Syncretic Tendencies

Quotidian Inspiration From Your Nonlocal Noosphere

The Lazy Yogi: Meditation: Why, What, and How?

Why Meditate?

Life pulls us in every direction but one: inward. As we go about our walk through this world, we not only have our own desires and needs to contend with but also those of the people with which we come into contact. In meditation, you come back to your Self as you truly are.

From birth onward, we are told what we are and what we are not. Meditation is the way to discover what it really means to exist; and the way to rest peacefully in that awareness.

Until you come to know the silence and stillness of your Being, you will remain a victim of your human body/mind. Your body/mind’s problems will be Your problems. Once you realize through experience that your body/mind is in You but You are not your body/mind, everything changes. 

The world becomes a benevolent place without fear and without selfishness. Only then can you love all beings unconditionally and be of real service to the world. 

What is Meditation?

In meditation, there is nowhere to go and nothing to do. In that way meditation is unlike every other activity in which we have been forced to engage. 

To quote Eckhart Tolle: “Doing is never enough if you neglect Being.”

There is nothing this world can give you that you do not already have within you. The pleasure that you think you get from experiences and people are really only your own reaction to those things. If you kick your dependency on the outer to give you permission to experience the inner, then you will know permanent joy. 

When you sit for meditation, you observe and experience your human body and mind without judgement or analysis. In doing so, you will slowly come to a place of stillness and silence that bears witness to the body-mind without identifying with it. Far from creating a sense of depressed detachment, this experience brings with it a tremendous sense of relief.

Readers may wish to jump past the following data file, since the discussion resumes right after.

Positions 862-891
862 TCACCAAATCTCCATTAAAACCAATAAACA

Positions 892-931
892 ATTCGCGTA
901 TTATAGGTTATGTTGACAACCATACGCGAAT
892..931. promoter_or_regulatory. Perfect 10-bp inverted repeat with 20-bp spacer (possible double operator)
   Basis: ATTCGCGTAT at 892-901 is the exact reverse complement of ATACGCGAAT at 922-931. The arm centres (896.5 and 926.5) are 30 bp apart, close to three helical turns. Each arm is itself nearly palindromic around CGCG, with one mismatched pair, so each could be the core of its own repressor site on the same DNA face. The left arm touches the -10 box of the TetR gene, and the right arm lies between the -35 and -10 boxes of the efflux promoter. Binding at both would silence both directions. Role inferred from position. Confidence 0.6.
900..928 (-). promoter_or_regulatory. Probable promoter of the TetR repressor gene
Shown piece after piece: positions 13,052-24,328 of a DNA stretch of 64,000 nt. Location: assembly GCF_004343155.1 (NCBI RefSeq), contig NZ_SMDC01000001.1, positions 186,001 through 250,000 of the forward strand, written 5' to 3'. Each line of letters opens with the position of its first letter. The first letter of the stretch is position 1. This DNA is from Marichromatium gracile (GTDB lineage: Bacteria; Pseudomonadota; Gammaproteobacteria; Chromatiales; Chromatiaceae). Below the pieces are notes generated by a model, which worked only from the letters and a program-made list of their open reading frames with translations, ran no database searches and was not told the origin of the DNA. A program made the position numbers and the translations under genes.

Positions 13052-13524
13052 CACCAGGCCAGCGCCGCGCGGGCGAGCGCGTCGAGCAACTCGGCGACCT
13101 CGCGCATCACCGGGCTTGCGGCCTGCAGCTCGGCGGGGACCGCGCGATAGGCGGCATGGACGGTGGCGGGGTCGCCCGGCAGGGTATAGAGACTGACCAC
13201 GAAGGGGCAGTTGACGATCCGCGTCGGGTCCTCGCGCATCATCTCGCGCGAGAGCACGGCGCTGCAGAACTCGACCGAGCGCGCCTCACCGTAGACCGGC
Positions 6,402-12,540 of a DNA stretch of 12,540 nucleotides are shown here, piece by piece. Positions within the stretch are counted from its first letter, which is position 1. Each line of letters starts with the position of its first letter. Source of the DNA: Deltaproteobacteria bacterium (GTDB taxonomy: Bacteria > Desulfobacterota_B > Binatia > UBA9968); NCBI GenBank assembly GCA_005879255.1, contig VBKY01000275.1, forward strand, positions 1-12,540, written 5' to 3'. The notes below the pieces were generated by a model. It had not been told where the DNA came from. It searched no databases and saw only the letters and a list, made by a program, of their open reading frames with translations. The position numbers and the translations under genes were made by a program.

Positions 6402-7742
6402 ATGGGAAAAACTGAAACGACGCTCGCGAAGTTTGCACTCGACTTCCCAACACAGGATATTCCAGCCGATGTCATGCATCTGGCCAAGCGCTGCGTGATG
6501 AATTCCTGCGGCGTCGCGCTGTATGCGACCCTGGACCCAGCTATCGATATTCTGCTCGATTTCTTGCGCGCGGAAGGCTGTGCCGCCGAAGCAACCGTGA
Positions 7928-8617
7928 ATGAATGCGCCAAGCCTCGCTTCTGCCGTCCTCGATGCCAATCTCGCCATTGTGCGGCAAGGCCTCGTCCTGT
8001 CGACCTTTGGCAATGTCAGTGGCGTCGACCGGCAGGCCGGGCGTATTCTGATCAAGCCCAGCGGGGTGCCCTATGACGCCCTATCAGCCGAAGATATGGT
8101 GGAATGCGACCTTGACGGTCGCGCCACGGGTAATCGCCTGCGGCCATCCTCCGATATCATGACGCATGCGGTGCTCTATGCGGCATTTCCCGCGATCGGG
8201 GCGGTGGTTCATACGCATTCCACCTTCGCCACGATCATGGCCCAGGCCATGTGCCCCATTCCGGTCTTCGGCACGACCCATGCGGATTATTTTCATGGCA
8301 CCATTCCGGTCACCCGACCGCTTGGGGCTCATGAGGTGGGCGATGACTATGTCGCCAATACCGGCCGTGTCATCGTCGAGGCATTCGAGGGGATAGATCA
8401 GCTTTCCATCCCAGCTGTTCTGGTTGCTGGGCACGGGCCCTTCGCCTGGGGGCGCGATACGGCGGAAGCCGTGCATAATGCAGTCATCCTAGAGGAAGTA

You are like space itself, uncuttable and untouchable. And yet through the form of your human existence you may interact with this world as you please, with utter love and compassion. 

How do I meditate?

Meditation is most effective when it is a daily practice. Otherwise it is very easy to forget your Self in the bustle of human living. 15-20 minutes a day would be a good starting point, but feel free to do less or more so long as you can continue that practice every day. 

Sit somewhere reasonably quiet where you will not be disturbed. Set a timer or alarm so that you wont be thinking about the clock while you are sitting.

You can sit in any position so long as the back and neck are straight and the mind is alert. 

Gently rest your gaze and attention on the spot between your eyebrows, known to some as the third eye chakra. This gives you a place to focus so that you may remain still without your eyes and thoughts wandering. Do not try to venture anywhere else in your mind, for it is only the body that can travel here or there. All places exist like imaginary bubbles floating in the vastness of Awareness. And the entry-point to Awareness is always Here.